Saturday, June 17, would have been the 98th birthday of Russian composer Galina Ustvolskaya (1919-2006).
Ustvolskaya studied at the Leningrad Conservatory and was a pupil of Shostakovich who was a champion for her works, even though her style evolved to be distinctly different from her mentor’s. As a developing composer she had few opportunities to hear her works in performance. However, there has been new interest in her unique approach in recent years outside of Russia.
Known for unusual combinations of instruments, extreme dynamics, use of tone clusters, and repeated, homophonic blocks of sound, Ustvolskaya was reportedly called “the woman with the hammer” by Dutch critic Elmer Schönberger.
Alex Ross wrote about Ustvolskaya’s works in The New York Times in 1995 in response to then-renewed interest in her works. (The full piece can also be found on his blog, The Rest is Noise.) In it, Ross explore’s Ustvolskaya’s compositional style and how it changed throughout her career. His description of her writing is worth noting:
Brutality has become the hallmark of her style. But her extremities of dissonance and timbre are always set against a bracing simplicity of texture and rhythm. She is at the furthest possible remove from the Serialists, practicing complexity for complexity’s stake. Much of her work is more or less tonal, or at least modal: long, regular strings of notes in formations resembling plainchant, pinned on percussive patterns. There are also some startling stretches of untroubled lyrical repose. Most important, every passage is given a clear and vivid place in a linear narrative. Sounds become hard objects in space. As Feldman approximated certain aspects of abstract painting, Ustvolskaya has made music into sculpture.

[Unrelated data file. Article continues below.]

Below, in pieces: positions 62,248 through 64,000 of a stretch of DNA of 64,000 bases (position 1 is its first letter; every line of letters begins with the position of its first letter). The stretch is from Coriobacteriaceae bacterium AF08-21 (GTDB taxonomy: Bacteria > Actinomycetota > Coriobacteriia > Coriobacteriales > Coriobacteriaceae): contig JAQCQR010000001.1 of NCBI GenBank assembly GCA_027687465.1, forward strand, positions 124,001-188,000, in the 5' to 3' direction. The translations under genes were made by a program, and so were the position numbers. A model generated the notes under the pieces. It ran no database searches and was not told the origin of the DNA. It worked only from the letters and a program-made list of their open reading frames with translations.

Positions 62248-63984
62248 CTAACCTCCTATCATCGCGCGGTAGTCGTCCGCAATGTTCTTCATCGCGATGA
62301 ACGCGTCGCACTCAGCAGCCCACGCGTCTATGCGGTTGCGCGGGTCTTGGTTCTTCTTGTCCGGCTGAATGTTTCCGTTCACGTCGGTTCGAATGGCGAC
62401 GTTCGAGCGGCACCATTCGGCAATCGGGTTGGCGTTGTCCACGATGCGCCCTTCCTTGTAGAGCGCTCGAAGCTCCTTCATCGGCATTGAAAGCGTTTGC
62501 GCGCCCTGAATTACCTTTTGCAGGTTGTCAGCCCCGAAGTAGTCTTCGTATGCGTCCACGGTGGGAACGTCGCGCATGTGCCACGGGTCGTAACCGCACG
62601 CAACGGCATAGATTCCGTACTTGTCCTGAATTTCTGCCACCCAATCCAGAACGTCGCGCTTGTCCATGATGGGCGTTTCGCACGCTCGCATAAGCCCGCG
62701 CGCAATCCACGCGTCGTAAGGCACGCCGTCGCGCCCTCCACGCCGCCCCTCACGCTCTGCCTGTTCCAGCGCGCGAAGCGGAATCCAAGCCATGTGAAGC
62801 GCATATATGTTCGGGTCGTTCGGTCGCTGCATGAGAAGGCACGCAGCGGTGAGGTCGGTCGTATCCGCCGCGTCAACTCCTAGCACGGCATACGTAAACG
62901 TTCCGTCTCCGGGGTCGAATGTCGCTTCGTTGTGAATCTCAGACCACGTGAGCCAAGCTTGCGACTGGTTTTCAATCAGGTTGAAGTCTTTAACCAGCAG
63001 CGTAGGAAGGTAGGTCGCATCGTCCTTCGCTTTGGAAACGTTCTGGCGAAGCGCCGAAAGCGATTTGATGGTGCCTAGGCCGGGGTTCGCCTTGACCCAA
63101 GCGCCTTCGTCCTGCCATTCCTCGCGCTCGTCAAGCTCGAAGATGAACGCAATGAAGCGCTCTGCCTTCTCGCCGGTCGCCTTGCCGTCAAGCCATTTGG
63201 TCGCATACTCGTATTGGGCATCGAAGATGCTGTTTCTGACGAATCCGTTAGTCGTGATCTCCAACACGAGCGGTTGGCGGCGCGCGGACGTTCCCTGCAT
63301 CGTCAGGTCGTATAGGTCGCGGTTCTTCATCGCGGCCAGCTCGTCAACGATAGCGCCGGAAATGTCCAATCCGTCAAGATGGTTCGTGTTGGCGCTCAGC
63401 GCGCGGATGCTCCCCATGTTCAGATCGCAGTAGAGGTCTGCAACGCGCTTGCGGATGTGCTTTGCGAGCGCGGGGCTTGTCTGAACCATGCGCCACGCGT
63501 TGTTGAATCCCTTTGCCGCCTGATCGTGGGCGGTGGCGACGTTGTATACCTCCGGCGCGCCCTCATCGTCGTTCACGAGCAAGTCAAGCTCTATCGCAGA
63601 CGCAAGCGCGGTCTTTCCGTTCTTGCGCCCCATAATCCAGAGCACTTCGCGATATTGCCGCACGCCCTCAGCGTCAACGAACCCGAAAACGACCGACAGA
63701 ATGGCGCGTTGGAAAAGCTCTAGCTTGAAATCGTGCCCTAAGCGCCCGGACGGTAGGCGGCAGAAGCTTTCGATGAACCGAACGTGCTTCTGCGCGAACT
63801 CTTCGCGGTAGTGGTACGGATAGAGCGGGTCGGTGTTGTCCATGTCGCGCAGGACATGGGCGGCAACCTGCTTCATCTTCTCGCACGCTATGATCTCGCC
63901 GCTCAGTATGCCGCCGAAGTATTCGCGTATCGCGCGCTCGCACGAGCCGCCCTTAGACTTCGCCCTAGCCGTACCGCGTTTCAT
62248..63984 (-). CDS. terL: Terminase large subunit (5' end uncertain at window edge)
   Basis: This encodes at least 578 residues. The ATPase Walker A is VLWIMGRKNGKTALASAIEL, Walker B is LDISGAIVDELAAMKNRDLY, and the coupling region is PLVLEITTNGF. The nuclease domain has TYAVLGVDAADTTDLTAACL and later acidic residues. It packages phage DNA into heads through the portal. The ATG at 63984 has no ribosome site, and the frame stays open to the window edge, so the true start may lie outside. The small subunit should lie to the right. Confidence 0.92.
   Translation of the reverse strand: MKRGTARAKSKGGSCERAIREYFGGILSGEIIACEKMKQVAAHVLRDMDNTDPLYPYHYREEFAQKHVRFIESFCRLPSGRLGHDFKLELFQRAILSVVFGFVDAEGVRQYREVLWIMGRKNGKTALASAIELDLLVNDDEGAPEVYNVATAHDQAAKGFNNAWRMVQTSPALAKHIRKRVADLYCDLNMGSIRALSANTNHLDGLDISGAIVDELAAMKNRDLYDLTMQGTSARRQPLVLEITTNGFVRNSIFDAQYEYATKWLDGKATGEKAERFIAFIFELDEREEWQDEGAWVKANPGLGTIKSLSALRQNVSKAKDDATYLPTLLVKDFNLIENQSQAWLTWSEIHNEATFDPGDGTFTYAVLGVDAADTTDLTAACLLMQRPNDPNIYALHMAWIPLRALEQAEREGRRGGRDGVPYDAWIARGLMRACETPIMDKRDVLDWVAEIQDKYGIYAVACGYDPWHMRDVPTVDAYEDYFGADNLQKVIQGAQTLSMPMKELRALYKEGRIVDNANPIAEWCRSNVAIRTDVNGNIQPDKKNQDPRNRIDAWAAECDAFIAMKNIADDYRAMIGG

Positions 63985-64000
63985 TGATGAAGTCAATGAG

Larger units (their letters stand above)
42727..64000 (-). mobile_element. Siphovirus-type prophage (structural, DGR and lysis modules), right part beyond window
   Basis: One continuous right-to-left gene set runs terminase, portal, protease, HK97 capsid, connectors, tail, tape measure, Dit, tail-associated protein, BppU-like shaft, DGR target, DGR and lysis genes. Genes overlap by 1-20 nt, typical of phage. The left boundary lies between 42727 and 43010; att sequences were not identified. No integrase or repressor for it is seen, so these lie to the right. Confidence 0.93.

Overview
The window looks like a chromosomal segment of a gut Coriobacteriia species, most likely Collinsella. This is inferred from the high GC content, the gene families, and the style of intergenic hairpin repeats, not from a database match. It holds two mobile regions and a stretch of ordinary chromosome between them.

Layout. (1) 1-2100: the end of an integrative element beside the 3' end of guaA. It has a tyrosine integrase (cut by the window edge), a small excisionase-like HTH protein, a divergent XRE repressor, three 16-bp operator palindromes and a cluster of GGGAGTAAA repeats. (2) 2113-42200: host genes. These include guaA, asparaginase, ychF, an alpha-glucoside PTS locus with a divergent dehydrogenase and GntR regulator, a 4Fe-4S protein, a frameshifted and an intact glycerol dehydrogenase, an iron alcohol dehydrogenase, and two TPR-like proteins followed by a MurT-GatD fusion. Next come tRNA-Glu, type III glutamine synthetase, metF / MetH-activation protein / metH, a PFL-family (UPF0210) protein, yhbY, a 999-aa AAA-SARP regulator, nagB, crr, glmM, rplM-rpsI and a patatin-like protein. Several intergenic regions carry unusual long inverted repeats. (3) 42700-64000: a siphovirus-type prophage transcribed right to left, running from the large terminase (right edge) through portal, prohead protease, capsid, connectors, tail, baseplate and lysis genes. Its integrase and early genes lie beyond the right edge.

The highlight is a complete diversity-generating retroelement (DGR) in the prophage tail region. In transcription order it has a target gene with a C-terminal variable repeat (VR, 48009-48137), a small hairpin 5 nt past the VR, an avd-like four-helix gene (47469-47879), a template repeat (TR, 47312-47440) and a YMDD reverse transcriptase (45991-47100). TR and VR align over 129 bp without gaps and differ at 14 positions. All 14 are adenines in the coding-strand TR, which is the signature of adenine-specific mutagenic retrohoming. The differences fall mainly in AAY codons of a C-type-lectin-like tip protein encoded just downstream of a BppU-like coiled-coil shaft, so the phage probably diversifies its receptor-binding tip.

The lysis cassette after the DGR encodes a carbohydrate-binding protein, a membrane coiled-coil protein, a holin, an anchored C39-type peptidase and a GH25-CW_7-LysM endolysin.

More recently, Tom Service of The Guardian offered a guide to her music published in 2013. Service’s take on her works is also of note:
And yet Ustvolskaya’s music has, I think, a cathartic power. Just as it voices a “scream into space” – words appended to the score of the Second Symphony, “True and Eternal Bliss”, it exorcises primordial emotions of suffering and grief, and turns them into vivid, implacable creative expression. In a film made in Holland in 2005, the year before she died, Ustvolskaya spoke of the overwhelming loneliness she felt when she was writing the Second Symphony in the late 70s, and which she still feels at the end of her life. Ironically, it’s precisely because her music gives almost unbearably direct expression to this essential spiritual bleakness that it creates such an indelible but mysterious resonance in listeners today. Well, it does in me at least. Find out what you think as you experience the laser beams, black holes, and expressive radiation of Ustvolskaya’s musical world.
Thanks to renewed interest, there are several good recordings of her works. Listen in to her distinct style through the Galina Ustvolskaya through our Spotify playlist: